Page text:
ProPublica is an organisation performing independent, non-profit investigative journalism in the public interest. Yesterday it published an analysis of surgeon-level complications rates based on Medicare data.
Publication of individual surgeons results is well established in the UK. Transparent, easily accessible healthcare data is essential and initiatives like this are welcomed.
It is important that data are presented in a way that can be clearly understood. Communicating risk is notoriously difficult. This is particularly difficult when it is necessary to describe the precision with which a risk has been estimated.
Unfortunately that is where ProPublica have got it all wrong.
There is an inherent difficulty faced when we dealing with individual surgeon data. In order to be sure that a surgeon has a complication rate higher than average, that surgeon needs to have performed a certain number of that particular procedure. If data are only available on a small number of cases, we can’t be certain whether the surgeon’s complication rate is truly high, or just appears to be high by chance.
If you tossed a coin 10 times and it came up with 7 heads, could you say whether the coin was fair or biased? With only 10 tosses we don’t know.
Similarly, if a surgeon performs 10 operations and has 1 complication, can we sure that their true complication rate is 10%, rather than 5% or 20%? With only 10 operations we don’t know.
The presentation of the ProPublica data is really concerning. Here’s why.
For a given hospital, data are presented for individual surgeons. Bands are provided which define “low”, “medium” and “high” adjusted complication rates. If the adjusted complication rate for an individual surgeon falls within the red-zone, they are described as having a “high adjusted rate of complications”.
How confident can we be that a surgeon in the red-zone truly has a high complication rate? To get a handle on this, we need to turn to an off-putting statistical concept called a “confidence interval”. As it’s name implies, a confidence interval tells us what degree of confidence we can treat the estimated complication rate.
To be confident that a surgeon has a high complication rate, the 95% confidence interval needs to entirely lie in the red-zone.
A surgeon should be highlighted as having a high complication rate if and only if the confidence interval lies entirely in the red-zone.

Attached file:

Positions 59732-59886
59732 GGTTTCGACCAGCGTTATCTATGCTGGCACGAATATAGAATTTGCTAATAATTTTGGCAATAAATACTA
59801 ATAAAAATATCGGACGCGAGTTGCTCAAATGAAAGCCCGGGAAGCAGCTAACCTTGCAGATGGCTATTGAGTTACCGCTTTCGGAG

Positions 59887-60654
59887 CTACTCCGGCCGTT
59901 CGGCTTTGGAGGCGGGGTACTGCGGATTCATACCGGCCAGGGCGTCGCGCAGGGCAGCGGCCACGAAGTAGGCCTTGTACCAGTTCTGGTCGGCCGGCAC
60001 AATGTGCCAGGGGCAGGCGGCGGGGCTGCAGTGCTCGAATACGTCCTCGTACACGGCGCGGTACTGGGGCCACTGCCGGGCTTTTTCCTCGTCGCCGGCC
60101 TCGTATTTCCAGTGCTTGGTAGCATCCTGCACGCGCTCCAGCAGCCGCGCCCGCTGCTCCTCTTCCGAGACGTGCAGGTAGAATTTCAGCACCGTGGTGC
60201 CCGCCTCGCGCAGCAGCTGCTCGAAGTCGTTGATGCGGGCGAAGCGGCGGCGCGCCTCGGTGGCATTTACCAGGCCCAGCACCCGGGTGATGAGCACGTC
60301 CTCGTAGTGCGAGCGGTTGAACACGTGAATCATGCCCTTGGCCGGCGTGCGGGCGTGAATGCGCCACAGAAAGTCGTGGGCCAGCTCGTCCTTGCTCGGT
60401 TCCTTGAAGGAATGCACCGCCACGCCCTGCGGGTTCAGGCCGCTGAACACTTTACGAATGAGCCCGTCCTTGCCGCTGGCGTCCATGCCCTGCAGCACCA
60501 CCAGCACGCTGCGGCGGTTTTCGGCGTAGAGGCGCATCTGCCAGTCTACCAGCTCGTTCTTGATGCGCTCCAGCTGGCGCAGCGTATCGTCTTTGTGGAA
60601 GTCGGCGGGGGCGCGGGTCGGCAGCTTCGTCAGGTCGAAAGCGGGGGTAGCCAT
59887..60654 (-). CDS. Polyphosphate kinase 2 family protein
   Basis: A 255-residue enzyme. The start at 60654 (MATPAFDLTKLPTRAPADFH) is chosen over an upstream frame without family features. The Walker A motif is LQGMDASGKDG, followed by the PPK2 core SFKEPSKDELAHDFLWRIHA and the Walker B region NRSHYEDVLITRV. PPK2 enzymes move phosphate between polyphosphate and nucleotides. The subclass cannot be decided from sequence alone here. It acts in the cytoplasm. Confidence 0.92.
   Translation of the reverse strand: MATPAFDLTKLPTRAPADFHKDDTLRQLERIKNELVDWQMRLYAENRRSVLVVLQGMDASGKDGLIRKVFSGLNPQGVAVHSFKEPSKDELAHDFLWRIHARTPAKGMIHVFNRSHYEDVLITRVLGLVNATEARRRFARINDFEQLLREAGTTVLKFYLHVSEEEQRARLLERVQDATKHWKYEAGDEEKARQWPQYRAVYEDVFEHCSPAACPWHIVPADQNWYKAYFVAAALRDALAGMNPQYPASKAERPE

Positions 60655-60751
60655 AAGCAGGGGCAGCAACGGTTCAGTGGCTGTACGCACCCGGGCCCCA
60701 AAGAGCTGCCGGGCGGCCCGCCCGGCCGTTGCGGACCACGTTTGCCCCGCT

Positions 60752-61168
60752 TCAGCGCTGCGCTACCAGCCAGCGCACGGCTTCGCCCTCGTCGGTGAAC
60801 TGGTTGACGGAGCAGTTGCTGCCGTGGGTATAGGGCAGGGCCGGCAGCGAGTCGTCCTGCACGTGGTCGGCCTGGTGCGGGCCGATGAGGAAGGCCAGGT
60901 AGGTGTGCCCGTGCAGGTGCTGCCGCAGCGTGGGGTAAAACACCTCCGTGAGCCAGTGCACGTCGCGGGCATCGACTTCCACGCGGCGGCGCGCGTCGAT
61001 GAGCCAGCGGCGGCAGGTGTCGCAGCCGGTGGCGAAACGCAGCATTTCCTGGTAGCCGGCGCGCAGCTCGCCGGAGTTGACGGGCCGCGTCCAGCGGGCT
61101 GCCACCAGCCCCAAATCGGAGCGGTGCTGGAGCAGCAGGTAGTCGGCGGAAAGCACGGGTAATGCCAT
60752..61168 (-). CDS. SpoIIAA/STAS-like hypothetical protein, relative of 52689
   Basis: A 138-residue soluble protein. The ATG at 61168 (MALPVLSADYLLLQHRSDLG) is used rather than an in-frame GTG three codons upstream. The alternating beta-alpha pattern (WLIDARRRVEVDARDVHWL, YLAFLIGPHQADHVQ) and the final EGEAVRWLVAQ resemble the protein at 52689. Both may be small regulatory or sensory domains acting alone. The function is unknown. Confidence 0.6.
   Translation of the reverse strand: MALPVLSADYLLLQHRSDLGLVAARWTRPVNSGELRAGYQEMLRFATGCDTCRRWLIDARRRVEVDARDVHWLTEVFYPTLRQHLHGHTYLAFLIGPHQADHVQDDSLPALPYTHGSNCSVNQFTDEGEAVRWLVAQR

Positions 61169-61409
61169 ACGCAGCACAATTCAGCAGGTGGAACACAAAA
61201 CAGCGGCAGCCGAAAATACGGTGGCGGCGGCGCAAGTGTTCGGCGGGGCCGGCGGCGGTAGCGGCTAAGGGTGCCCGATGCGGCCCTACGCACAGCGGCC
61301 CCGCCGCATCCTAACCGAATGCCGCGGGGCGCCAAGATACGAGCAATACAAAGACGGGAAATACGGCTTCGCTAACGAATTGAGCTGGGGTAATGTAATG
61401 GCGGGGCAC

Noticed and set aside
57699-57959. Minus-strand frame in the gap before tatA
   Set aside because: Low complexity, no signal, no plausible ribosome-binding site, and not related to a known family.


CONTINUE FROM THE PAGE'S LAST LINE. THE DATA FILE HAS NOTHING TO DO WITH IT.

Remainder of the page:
Here is an example. This surgeon performs the procedure to remove the gallbladder (cholecystectomy). There are data on 20 procedures for this individual surgeon. The estimated complication rate is 4.7%. But the 95% confidence interval goes from the green-zone all the way to the red-zone. Due to the small number of procedures, all we can conclude is that this surgeon has either a low, medium, or high adjusted complication rate. Not very useful.
Adjusted complication rate: 1.5% on 339 procedures. Surgeon has low or medium complication rate. They are unlikely to have a high complication rate.
Adjusted complication rate: 4.0% on 30 procedures. Surgeon has low or medium or high complication rate. Note due to the low numbers of cases, the analysis correctly suggests an estimated complication rate, despite the fact this surgeon has not had any complications for the 30 procedures.
Adjusted complication rate: 5.4% on 21 procedures. ProPublica conclusion: surgeon has high adjusted complication rate. Actual conclusion: surgeon has low, medium or high complication rate.
Adjusted complication rate: 6.6% on 22 procedures. ProPublica conclusion: surgeon has high adjusted complication rate. Actual conclusion: surgeon has medium or high complication rate, but is unlikely to have a low complication rate.
Adjusted complication rate: 7.6% on 86 procedures. ProPublica conclusion: surgeon has high adjusted complication rate. Actual conclusion: surgeon has high complication rate. This is one of the few examples in the dataset, where the analysis suggest this surgeon does have a high likelihood of having a high complication rate.
The analysis above does not deal with issues others have highlighted: that this is Medicare data only, that important data may be missing , that the adjustment for patient case mix may be inadequate, and that the complications rates seem different to what would be expected.
ProPublica have not moderated the language used in reporting these data. My view is that the data are being misrepresented.
ProPublica should highlight cases like the last mentioned above. For all the others, all that can be concluded is that there are too few cases to be able to make a judgement on whether the surgeon’s complication rate is different to average.